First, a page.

Southwest China quakes kill 64, injures 550
At least 64 people were killed and 550 injured when two quakes struck a remote and mountainous area of southwest China today, toppling buildings and pushing panicked crowds into the streets, officials and observers said.world Updated: Sep 08, 2012 02:02 IST
At least 64 people were killed and 550 injured when two quakes struck a remote and mountainous area of southwest China on Friday, toppling buildings and pushing panicked crowds into the streets, officials and observers said.
Residents described how people ran out of buildings screaming as the two quakes hit on the border of southwestern Yunnan and Guizhou provinces an hour apart around the middle of the day followed by a string of aftershocks.
Television footage showed people running from damaged buildings and streets strewn with fallen bricks and rocks in Yunnan province's Yiliang district, which appeared to be worst hit.
The Xinhua news agency said 64 people had been killed and rescuers have rushed to the area. Authorities are sending thousands of tents, quilts and coats, and Prime Minister Wen Jiabao is also heading to the area, it said.
The Yiliang county government said on its website that 556 people had been injured, while an online statement from the public affairs bureau in Zhaotong city, which overseas Yiliang, put the figure at 150.
The Zhaotong statement also said 100,000 people were made homeless by the disaster, and at least 20,000 houses collapsed or were damaged.
Altogether 700,000 people have been affected, it said.
The death toll could still rise as some villages remain blocked by landslides and the worst-hit areas may have lost power and communications, Xinhua said, citing local officials.
"The hardest part of the rescue now is traffic," Li Fuchun, the head Luozehe township, identified as the epicentre, was quoted as saying. "Roads are blocked and rescuers have to climb mountains to reach hard-hit villagers."
Rocks as tall as four meters (13 feet) crashed into mountain roads and landslides were also triggered, the report said.
The death toll may have been higher because of the area's denser population, with 205 people per square kilometer compared to 117 across the province, said Huang Pugang, head of the Yunnan seismological bureau, according to Xinhua.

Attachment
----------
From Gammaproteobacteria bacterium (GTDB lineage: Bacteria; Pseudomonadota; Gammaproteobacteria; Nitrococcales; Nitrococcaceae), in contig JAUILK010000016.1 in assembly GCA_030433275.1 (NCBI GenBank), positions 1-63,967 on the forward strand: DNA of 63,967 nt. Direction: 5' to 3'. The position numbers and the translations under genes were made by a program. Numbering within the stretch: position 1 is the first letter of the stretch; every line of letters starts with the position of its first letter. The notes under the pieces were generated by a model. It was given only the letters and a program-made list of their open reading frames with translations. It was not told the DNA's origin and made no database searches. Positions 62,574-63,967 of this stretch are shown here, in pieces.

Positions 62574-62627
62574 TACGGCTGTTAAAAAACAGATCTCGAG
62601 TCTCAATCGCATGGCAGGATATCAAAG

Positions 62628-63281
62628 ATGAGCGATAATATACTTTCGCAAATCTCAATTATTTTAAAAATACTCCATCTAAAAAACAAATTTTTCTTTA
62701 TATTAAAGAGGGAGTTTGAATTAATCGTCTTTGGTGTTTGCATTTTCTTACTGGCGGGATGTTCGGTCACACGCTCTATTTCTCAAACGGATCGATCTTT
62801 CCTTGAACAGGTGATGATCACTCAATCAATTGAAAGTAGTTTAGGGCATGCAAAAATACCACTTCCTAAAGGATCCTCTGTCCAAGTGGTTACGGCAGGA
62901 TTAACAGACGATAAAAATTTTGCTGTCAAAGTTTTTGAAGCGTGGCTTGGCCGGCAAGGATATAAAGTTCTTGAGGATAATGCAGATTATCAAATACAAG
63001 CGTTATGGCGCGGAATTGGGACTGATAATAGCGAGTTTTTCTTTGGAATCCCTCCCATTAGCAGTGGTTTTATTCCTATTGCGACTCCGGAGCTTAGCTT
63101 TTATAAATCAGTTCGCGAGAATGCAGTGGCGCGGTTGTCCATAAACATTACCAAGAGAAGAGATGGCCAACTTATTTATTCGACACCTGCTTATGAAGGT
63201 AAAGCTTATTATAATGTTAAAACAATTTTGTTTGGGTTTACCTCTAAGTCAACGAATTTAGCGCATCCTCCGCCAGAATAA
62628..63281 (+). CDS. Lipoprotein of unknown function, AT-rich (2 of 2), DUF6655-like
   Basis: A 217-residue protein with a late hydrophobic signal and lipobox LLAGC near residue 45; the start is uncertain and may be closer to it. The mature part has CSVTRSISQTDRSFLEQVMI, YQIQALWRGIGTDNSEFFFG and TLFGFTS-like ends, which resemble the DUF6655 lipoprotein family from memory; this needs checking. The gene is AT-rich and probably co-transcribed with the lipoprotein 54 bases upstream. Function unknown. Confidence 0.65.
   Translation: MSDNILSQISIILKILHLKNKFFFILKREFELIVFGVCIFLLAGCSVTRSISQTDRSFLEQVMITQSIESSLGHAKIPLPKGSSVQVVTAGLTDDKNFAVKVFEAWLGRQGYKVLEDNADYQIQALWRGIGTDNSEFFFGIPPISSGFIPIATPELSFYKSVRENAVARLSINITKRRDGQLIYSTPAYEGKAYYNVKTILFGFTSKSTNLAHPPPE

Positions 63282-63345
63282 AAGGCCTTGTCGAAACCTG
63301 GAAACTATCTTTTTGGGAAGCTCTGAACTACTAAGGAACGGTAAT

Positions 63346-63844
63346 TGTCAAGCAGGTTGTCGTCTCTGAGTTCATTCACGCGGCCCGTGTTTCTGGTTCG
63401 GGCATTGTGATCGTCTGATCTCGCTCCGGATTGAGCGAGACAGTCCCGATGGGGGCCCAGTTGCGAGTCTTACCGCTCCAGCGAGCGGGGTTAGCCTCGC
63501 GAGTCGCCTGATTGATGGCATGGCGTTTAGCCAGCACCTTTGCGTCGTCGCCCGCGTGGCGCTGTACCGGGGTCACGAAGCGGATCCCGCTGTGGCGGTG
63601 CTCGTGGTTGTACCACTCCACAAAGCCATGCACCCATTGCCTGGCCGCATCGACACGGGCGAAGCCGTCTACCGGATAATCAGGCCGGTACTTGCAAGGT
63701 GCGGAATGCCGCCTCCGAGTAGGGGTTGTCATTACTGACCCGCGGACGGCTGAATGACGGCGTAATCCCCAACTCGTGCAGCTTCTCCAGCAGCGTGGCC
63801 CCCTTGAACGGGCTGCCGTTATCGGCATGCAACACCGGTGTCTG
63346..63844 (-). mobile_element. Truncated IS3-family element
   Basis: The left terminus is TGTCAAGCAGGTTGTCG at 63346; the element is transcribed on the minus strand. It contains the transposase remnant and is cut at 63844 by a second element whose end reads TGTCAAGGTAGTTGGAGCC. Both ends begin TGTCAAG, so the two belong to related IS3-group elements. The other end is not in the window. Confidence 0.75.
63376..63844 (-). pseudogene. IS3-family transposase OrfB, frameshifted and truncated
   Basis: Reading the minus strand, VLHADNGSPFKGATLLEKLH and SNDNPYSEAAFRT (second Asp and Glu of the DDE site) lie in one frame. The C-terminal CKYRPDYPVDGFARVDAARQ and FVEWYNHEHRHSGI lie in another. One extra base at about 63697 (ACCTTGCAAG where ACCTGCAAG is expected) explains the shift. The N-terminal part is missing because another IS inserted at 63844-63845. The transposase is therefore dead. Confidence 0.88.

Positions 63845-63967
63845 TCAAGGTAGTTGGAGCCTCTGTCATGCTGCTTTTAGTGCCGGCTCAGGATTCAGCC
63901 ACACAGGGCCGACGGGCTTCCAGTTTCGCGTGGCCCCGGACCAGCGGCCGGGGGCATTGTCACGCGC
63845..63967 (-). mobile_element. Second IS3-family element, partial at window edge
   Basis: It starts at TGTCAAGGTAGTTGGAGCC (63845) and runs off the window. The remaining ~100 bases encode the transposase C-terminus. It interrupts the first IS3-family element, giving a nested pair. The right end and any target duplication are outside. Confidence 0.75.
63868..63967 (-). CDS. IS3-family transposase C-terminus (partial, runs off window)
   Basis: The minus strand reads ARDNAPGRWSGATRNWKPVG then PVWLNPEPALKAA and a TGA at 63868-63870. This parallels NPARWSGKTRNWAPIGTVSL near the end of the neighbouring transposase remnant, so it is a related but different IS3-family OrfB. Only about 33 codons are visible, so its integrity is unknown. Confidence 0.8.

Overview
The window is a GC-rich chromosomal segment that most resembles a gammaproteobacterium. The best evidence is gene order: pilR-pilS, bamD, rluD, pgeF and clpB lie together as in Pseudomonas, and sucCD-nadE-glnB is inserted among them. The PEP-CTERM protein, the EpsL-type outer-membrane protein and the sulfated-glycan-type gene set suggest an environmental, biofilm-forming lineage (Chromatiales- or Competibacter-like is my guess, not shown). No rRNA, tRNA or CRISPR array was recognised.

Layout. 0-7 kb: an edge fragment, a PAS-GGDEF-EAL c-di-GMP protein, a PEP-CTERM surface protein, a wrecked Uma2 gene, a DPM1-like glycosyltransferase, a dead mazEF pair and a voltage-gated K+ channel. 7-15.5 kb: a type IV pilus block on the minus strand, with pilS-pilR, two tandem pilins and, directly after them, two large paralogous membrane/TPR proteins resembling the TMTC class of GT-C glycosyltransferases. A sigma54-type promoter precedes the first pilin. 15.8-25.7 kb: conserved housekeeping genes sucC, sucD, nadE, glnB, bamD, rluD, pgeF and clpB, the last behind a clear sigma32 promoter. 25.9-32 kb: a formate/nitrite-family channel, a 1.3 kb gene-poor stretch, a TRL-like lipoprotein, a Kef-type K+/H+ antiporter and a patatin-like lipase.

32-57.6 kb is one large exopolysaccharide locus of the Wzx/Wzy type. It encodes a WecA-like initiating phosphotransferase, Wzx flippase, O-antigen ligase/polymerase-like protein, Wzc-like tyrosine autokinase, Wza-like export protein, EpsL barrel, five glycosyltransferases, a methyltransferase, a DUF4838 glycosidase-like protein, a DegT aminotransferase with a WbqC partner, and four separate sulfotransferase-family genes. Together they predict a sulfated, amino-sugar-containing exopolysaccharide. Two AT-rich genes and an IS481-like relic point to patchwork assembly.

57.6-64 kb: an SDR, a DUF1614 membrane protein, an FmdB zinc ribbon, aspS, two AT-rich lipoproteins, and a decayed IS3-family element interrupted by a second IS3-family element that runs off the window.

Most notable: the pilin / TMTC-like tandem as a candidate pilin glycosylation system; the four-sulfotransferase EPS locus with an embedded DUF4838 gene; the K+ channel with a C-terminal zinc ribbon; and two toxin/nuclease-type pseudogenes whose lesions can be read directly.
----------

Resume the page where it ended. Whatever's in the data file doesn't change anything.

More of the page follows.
In addition the epicentres of both major quakes were located just five to 15 kilometres from the county seat, he said, while the homes and buildings in the poor area might not have been built to withstand strong quakes.
Footage broadcast on state television network CCTV showed hundreds of people crowded into a sports field in Yiliang, a sprawling town surrounded by green mountains.
Many people took cover outside after the first quake and did not return indoors, said a man surnamed Xia reached by phone. "Lots of people are outside because they fear aftershocks," he said.
"I was walking on the street when I suddenly felt the ground shaking beneath me," posted one witness on Sina Weibo, a microblog similar to Twitter. "People started rushing outside screaming, it still scares me to think of it now."
So far, no casualties have been reported in Guizhou province, but the quake has damaged 1,540 homes there, Xinhua said, quoting the provincial civil affairs department.
The US Geological Survey said the first quake struck at 11.20 am (0320 GMT) at a depth of around 10 kilometres (six miles), with a second quake around an hour later, putting the magnitude of both at 5.6.
The China Earthquake Networks Centre put its magnitude at 5.7 and said it struck at a depth of 14 kilometres.
Southwest China is prone to earthquakes. In May 2008, an 8.0-magnitude quake rocked Sichuan and parts of neighbouring Shaanxi and Gansu provinces, killing tens of thousands and flattening swathes of the province.
Yiliang county has a population of 550,900, according to the latest official figures, and is listed as a priority district for state aid due to its poor infrastructure and the low average income of residents.
Local hospitals and government officials could not be reached for comment.
First Published: Sep 07, 2012 13:44 IST